- Comorbidities
- Guidelines/QOF/NICE
- Undetected non-adherence
- Infrequent review
- Poor communication


What percentage of prescriptions in the ageing population are inappropriate? What is polypharmacy associated with?

- Falls
- Increased length of stay
- Delirium
- Mortality


What iatrogenic harm occurs in the ageing population?

Adverse reactions to medications
Nosocomial conditions
- Infections
- Pressure sores
- Constipation
- Deconditioning
- Delirium
- Malnutrition
- Incontinence
Psychological/cognitive damage


What are the uses and outcomes of Comprehensive Geriatric Assessment?

In the community
- Reduce admissions to institutional care
- Reduce falls
- Most benefit in mild or moderate frailty
For frail inpatients
- Reduced inpatient mortality
- Reduced functional and cognitive decline
- Reduced admission to institutional care


What is involved in a Comprehensive Geriatric Assessment?

Multidisciplinary assessment
- Medical
- Functional
- Social
- Psychological/psychiatric
Problem list


What are the normal cognitive changes in older people?

- Processing speed slows
- Working memory slightly reduced
- Simple attention ability preserved, but reduction in divided attention
- Executive functions generally reduced
- No change in non-declarative memory
- No change in visuospatial abilities
- No overall change in language (some reduction in verbal fluency)


What is dementia?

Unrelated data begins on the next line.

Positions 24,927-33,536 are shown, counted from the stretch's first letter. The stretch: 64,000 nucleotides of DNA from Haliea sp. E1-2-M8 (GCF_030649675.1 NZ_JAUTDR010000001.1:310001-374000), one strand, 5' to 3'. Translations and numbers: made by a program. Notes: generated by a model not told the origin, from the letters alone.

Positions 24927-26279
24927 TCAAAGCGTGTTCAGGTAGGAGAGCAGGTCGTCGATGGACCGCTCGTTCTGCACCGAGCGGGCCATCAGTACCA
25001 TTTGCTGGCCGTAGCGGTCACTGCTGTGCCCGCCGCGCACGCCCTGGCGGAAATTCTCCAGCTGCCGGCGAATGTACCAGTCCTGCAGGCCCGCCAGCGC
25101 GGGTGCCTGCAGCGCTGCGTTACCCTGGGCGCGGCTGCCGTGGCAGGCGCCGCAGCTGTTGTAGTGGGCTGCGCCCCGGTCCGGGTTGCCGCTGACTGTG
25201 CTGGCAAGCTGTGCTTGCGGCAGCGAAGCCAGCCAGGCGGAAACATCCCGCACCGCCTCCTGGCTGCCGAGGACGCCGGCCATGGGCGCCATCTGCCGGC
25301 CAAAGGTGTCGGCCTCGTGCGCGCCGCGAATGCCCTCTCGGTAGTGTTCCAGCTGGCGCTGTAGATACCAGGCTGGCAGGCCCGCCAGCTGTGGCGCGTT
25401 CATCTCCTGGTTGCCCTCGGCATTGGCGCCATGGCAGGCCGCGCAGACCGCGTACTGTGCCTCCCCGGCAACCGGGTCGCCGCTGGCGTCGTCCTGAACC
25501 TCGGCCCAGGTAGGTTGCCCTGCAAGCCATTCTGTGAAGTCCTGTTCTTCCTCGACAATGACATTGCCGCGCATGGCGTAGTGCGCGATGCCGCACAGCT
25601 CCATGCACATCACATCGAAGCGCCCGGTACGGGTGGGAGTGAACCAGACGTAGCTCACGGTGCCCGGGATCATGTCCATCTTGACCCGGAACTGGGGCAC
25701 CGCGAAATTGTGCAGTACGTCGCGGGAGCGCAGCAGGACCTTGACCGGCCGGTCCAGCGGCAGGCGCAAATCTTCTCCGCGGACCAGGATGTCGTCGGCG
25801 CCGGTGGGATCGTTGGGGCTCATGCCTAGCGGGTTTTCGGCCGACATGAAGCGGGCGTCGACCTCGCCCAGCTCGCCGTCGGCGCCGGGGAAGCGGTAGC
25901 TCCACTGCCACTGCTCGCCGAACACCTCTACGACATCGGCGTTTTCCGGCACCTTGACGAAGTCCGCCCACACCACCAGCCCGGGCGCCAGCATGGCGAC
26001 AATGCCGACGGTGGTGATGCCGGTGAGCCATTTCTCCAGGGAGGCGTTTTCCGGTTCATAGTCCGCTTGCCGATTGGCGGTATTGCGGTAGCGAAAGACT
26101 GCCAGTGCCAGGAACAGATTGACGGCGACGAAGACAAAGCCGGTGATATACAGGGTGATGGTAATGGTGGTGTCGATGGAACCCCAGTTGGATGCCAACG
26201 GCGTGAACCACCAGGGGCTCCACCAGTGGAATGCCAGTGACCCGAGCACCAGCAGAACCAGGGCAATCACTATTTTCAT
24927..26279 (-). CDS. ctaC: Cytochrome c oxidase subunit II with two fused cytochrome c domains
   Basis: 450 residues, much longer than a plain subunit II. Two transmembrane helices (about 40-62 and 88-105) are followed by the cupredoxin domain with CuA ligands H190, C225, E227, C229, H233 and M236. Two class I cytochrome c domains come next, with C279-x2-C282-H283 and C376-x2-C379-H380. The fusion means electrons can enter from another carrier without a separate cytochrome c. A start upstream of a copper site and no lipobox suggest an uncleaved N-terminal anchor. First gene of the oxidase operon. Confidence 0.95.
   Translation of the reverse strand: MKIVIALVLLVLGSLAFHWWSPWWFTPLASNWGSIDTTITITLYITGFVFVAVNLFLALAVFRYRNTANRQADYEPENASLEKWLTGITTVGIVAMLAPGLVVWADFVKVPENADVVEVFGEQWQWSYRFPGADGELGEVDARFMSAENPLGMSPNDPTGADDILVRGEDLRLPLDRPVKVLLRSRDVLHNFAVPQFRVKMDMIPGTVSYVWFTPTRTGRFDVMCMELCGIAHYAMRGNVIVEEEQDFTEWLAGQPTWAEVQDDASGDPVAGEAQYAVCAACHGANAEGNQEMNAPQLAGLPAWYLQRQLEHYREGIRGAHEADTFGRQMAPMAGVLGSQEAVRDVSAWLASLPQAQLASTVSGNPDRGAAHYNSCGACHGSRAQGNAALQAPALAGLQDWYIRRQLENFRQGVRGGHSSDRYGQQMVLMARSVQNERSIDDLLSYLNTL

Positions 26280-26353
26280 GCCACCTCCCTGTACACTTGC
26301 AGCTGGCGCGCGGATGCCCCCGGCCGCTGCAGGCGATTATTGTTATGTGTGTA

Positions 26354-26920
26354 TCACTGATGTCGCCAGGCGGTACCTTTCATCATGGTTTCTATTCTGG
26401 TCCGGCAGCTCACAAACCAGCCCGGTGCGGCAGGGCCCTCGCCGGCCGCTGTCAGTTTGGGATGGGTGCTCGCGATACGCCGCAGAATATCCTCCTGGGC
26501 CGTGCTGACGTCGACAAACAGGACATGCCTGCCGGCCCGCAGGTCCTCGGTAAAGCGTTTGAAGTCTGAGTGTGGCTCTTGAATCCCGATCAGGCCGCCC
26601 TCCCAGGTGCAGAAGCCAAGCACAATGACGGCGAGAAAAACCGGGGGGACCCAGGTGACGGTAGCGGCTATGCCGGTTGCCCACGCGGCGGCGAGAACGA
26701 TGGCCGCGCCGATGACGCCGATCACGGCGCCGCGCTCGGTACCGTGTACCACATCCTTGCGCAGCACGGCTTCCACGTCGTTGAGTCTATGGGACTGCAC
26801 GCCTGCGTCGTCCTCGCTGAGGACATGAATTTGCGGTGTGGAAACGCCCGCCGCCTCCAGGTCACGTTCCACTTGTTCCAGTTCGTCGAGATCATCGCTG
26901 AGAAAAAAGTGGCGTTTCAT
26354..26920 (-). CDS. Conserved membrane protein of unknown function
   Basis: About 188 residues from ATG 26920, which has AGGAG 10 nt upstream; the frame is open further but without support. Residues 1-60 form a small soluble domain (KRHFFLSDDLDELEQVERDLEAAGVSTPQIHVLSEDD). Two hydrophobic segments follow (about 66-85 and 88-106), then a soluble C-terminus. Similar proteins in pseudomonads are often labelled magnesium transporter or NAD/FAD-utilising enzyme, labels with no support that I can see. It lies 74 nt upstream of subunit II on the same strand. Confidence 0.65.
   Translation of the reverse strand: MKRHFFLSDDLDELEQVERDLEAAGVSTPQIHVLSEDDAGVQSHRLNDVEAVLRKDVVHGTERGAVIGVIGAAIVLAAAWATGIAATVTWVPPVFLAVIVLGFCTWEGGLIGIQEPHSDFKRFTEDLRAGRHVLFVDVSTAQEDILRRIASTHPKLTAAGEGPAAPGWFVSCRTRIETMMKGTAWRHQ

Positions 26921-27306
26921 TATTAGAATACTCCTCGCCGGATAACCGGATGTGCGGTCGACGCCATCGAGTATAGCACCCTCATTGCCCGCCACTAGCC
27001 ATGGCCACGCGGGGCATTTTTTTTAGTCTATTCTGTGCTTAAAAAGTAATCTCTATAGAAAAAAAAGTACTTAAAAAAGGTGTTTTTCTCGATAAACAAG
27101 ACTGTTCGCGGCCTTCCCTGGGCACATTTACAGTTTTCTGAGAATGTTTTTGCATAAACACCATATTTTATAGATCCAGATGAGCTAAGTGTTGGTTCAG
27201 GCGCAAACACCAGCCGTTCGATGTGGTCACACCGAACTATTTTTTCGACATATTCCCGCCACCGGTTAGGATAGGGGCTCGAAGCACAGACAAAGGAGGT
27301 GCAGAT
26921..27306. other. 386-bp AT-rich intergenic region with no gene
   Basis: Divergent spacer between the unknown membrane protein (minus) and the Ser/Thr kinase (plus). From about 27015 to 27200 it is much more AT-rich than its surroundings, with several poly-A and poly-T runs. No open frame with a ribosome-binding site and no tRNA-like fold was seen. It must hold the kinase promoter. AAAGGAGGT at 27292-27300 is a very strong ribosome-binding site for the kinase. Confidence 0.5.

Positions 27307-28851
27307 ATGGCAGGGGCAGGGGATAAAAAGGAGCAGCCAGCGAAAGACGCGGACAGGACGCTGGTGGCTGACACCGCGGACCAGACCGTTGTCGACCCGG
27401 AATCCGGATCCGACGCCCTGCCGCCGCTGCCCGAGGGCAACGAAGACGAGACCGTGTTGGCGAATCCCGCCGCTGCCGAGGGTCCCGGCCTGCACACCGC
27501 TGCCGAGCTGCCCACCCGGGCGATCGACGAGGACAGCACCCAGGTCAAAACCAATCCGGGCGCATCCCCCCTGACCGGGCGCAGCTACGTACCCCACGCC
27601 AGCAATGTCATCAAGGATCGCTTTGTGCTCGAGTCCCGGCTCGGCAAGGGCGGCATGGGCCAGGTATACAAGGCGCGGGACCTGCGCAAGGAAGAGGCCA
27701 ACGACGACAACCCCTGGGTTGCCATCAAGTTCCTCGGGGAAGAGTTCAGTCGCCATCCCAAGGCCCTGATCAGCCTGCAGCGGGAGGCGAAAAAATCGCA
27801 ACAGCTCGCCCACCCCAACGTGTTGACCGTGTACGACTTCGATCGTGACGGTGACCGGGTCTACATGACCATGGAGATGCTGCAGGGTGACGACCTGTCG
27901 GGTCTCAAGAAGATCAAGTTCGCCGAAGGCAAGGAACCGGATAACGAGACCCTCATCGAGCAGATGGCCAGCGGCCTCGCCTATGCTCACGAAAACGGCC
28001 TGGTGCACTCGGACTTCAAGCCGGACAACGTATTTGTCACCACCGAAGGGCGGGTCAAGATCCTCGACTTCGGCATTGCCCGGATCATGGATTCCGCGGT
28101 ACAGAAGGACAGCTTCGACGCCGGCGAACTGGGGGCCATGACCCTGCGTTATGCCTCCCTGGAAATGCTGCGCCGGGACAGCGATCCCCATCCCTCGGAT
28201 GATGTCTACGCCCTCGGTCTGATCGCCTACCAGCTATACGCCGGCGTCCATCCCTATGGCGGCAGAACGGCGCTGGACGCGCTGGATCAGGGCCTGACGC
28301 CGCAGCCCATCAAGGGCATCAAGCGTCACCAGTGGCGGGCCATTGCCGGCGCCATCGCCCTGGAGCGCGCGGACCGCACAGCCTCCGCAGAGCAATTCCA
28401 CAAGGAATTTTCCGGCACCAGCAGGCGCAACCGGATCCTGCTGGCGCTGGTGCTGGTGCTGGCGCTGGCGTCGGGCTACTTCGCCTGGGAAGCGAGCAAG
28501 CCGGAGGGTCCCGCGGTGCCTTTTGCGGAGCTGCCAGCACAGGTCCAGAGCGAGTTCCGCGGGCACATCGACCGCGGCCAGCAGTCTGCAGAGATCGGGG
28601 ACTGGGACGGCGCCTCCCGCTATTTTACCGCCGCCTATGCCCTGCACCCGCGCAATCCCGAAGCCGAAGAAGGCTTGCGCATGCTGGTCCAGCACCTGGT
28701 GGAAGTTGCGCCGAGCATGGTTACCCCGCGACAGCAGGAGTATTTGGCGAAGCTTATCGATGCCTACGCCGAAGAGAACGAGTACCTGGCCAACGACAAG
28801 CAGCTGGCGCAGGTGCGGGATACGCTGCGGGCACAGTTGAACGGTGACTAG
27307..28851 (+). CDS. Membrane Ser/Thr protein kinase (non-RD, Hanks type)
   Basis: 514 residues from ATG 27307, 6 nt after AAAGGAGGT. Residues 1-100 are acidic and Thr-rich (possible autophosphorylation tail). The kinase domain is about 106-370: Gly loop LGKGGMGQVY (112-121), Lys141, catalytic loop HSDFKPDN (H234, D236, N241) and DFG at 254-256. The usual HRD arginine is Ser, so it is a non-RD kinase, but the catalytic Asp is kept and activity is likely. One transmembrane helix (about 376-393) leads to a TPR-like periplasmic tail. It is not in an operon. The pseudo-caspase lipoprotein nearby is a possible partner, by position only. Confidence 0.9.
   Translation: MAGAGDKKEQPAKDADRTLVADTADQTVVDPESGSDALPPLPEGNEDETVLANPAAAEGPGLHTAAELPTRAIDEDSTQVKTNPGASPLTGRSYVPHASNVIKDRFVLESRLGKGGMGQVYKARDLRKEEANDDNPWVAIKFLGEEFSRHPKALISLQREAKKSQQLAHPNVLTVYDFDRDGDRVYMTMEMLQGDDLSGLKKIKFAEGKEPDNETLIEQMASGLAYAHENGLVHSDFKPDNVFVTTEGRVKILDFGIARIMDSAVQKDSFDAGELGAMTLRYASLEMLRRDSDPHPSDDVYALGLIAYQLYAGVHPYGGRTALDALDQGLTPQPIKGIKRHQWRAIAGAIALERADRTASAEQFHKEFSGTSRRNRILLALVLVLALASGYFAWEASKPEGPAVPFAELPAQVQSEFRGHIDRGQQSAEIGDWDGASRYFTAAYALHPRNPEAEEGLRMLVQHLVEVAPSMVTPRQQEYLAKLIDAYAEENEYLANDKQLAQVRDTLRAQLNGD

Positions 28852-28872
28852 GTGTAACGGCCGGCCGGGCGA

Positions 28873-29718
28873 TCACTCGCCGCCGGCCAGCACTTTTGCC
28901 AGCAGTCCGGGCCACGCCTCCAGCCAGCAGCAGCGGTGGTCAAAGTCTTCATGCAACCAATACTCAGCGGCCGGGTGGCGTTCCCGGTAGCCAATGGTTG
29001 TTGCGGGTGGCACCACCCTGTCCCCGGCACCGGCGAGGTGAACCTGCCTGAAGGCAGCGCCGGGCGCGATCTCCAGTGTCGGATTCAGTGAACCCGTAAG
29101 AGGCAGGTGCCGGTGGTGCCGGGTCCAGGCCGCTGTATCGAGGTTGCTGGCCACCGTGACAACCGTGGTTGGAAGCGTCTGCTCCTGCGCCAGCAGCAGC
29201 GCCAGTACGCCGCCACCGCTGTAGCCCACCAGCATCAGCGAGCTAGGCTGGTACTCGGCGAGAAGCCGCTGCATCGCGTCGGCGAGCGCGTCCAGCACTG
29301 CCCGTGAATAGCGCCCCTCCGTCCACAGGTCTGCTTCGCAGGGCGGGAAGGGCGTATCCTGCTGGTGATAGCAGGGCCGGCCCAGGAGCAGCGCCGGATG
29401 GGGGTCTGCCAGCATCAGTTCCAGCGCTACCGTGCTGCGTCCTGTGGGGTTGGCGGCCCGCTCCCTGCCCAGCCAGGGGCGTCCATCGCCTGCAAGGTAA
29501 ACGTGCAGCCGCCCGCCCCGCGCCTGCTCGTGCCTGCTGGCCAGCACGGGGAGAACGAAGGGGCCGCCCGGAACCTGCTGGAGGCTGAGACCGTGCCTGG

Decline in al cognitive functions, not just memory
Impairment of function


What are the different types of dementia?

- Alzheimer's disease
- Vascular dementia
- Mixed dementia
- Dementia with Lewy bodies
- Parkinson's dementia
- Frontotemporal dementia


What is the difference between dementia and delirium?

- Chronic (months-years)
- Gradual progression
- No change in conscious level
- Irreversible

- Acute (hours-days)
- Fluctuating
- Main problem with alertness and attention
- Usually reversible
- Usually precipitated by something
- People with dementia are at higher risk


What are the different cognitive assessments?

Screening tests:
- 4AT
Diagnostic and monitoring assessments
- Mini mental state examination (MMSE)
- Montreal cognitive assessment (MOCA)
- Addenbrooke's Cognitive Examination (ACE)


What are the problems with the AMT?

- Very orientation focused
- Orientation can be well preserved in some forms of dementia
- Assumes cultural knowledge/interest (WW2 or prime minister)
- Assumes numeracy
- Monarch or PM could give different results
- No time limit on counting back from 20
- Person recognition can be difficult in a hospital


What are the problems with cognitive assessments?

- Most assume some basic cultural knowledge
- Most assume numeracy and literacy
- Depression can masquerade as dementia
- Ceiling effects in highly educated/intelligent
- Interpret them in context